Sahar Shafqat (she/they) was born and raised in Karachi, Pakistan to a loving family. She grew up having a relatively privileged childhood - both in class and in religion. Grateful for the support from her parents, Sahar and her three siblings were able to attend university in the United States. While in Pakistan, she first became aware of her sexuality from a young age. Attending university in the United States helped her to find language and a framework for both her sexuality and her politics. Even though she was able to be more open about her sexuality in the United States, she still experienced a feeling of otherness, even if not explicitly known. It was through unpacking this feeling of otherness and reflecting on feeling marginalized, that allowed Sahar to not only think deeply about her experience as a queer individual, but also become critical of other factors in her life such as class, capitalism, and neocolonialism. Initially entering Mount Holyoke College with a plan to study economics, Sahar ended up taking multiple political science classes on the side for her own interest. It was through these classes and their own personal reflection that Sahar realized their deep love and passion for political science. Realizing that she could turn this love into a tangible career, she went on to pursue a graduate degree in political science at Texas A&M.
During her time in undergrad as well as graduate school, there were not many queer Muslim role models for Sahar to look up to. This led Sahar to begin connecting with a community of South Asian queer organizers while at Texas A&M. In addition to meeting people in person, they also connected with queer people nationally and globally through the Internet. It was through conversations and the connections they were making that led them to realize a deep need for spaces for queer people to connect with one another.
Following 9/11 Sahar shifted their focus to specifically work on queer organizing for the Muslim community. After 9/11, Sahar realized that she didn’t explicitly identify as Muslim before the September 11 attacks. Growing up in a Muslim-majority country meant that she never had to explicitly identify herself as Muslim. However, the experiences of the Muslim-American community drastically changed following 9/11 and Sahar was able to feel the full weight of what it meant to be Muslim. She recognized that Muslims had special concerns and unique lived experiences that required attention. After participating in conversations with other queer Muslim leaders, Sahar helped form the Muslim Alliance for Sexual and Gender Diversity (MASGD). Holding a yearly retreat, MASGD’s main goal was and continues to be to center and serve the queer and trans Muslim community, and address the intersection of homophobia and transphobia with Islamaphobia. MASGD recognizes that being both queer and Muslim means experiencing homophobia and transphobia in a majority of Muslim communities, and experiencing Islamaphobia in LGBTQ+ communities. This intersection creates a challenge for queer Muslims that is really large and complex. In the initial conversations of what MASGD could realistically achieve with the minimal funding and resources they had, Sahar and her colleagues realized that a majority of their resources had to focus on their community. With the nature of intersectionality, they recognized that it would be very easy to get pulled in a million different directions, but MASGD decided to and still remains centered around supporting the queer Muslim community as its central aim. Sahar recently stepped down from her position at MASGD in order to build up a new cohort of leaders, who are still focused on and continuing the goal she set out when she founded the organization. In addition to MASGD, Sahar has also been a part of KhushDC, a South Asian LGBTQ+ organization located in Washington, D.C. KhushDC offers similar support and community for queer South Asians.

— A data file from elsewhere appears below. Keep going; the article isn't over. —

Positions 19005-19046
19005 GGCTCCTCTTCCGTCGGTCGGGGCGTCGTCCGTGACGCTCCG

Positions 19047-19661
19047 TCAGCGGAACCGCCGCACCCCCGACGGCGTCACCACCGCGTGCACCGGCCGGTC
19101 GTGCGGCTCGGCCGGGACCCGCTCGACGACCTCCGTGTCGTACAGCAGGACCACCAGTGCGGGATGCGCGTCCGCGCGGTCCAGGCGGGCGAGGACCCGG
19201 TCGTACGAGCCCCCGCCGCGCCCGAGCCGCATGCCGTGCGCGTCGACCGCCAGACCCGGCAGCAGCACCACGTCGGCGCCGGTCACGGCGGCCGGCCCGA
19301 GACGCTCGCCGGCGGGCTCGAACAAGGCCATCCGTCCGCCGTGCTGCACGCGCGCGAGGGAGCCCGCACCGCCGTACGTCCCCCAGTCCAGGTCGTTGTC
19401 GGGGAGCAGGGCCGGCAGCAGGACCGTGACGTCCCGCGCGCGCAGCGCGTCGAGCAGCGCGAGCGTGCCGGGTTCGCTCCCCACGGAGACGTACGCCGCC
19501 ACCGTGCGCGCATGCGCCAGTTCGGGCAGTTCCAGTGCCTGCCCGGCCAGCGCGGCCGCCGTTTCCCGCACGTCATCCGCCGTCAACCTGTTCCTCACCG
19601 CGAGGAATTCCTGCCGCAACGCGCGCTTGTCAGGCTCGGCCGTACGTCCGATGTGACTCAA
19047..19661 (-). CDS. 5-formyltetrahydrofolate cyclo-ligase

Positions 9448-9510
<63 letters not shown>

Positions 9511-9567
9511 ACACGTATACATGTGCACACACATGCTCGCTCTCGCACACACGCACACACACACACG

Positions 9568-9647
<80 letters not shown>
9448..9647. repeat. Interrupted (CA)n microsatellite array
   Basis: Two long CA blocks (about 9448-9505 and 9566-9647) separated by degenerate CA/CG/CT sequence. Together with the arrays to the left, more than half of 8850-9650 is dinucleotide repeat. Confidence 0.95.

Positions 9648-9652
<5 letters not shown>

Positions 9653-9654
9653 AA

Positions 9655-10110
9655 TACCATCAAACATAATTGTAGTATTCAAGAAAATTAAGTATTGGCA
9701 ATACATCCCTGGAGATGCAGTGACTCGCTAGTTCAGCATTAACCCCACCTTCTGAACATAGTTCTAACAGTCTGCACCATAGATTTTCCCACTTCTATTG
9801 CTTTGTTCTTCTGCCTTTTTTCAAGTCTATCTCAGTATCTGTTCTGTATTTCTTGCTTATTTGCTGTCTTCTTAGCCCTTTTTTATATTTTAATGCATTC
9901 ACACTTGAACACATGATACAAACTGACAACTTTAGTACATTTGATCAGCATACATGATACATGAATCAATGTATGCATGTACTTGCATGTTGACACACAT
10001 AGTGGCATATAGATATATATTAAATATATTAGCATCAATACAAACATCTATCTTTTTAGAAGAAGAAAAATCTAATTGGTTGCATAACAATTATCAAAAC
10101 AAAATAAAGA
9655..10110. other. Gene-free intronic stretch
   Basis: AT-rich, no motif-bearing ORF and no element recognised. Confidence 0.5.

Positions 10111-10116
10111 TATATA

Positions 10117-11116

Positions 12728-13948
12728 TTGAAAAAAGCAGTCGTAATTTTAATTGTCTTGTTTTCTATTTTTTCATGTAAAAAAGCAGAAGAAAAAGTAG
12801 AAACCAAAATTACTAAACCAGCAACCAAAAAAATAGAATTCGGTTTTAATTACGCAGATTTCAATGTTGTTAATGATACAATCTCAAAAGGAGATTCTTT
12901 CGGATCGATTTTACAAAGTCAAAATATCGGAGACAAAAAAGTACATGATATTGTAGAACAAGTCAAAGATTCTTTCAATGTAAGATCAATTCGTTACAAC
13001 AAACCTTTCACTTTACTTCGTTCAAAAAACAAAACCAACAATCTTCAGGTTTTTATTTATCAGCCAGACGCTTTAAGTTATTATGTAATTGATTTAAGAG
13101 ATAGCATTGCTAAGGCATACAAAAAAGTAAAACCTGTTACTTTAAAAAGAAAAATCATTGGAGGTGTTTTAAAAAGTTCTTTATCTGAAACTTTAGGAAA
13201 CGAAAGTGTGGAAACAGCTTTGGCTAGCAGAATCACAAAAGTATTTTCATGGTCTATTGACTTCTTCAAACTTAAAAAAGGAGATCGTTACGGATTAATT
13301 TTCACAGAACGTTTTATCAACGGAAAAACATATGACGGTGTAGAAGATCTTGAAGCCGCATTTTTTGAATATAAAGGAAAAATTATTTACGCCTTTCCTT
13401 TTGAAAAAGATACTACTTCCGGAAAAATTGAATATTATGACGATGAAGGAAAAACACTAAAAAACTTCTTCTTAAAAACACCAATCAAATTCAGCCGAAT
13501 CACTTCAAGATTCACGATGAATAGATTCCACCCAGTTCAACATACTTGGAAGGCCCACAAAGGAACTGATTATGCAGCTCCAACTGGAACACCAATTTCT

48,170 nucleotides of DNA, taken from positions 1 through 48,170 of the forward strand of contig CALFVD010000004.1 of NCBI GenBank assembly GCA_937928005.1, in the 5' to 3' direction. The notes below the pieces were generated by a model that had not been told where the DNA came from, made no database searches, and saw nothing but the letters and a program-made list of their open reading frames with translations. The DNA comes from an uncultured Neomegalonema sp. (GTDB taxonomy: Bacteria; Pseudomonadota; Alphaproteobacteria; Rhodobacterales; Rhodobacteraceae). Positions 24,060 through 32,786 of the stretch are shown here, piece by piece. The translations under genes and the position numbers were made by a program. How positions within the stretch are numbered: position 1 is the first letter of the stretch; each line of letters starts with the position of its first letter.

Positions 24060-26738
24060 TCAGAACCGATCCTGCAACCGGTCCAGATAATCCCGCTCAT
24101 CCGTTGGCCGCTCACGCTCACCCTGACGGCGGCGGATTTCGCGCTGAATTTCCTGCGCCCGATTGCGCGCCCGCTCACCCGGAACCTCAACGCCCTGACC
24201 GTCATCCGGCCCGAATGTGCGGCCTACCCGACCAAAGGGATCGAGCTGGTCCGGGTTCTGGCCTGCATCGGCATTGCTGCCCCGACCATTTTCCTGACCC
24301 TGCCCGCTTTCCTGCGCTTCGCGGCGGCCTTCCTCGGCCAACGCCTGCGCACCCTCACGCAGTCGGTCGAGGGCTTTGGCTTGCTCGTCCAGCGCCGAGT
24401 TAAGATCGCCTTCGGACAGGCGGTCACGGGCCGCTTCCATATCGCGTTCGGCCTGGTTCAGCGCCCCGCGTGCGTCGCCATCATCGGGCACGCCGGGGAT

Currently, Sahar is a professor of political science at St. Mary’s College of Maryland where she focuses on social and political movements, ethnic conflict and nationalism, and gender and sexuality studies. In addition to this, they have written a book entitled “Pakistan’s Political Parties: Surviving between Dictatorship and Democracy.” Aside from teaching and writing, she is also working on addressing and challenging homophobia and transphobia in mainstream Muslim spaces. Sahar’s realization that there are practically no safe Muslims spaces for queer people to enter has led her to begin working towards creating these safe spaces. They have been reaching out to Muslim community leaders and participating in conversations to encourage a more open environment for queer Muslims, mostly non-religious community leaders. At the same time, Sahar is assembling a team of scholars to provide a much needed affirming interpretation of religious texts so that eventually she will be able to continue to have these conversations with religious leaders as well.
(This biographical profile drafted by Becks Loo from an interview with Sahar Shafqat and edited by Sahar.).
Islam (Progressive) | Activist (religious institutions) | Racism | Asian American | Muslim Alliance for Sexual & Gender Diversity | Pakistan | Washington, D.C.
“Dr. Sahar Shafqat | Profile”, LGBTQ Religious Archives Network, accessed October 15, 2021, https://lgbtqreligiousarchives.org/profiles/sahar-shafqat.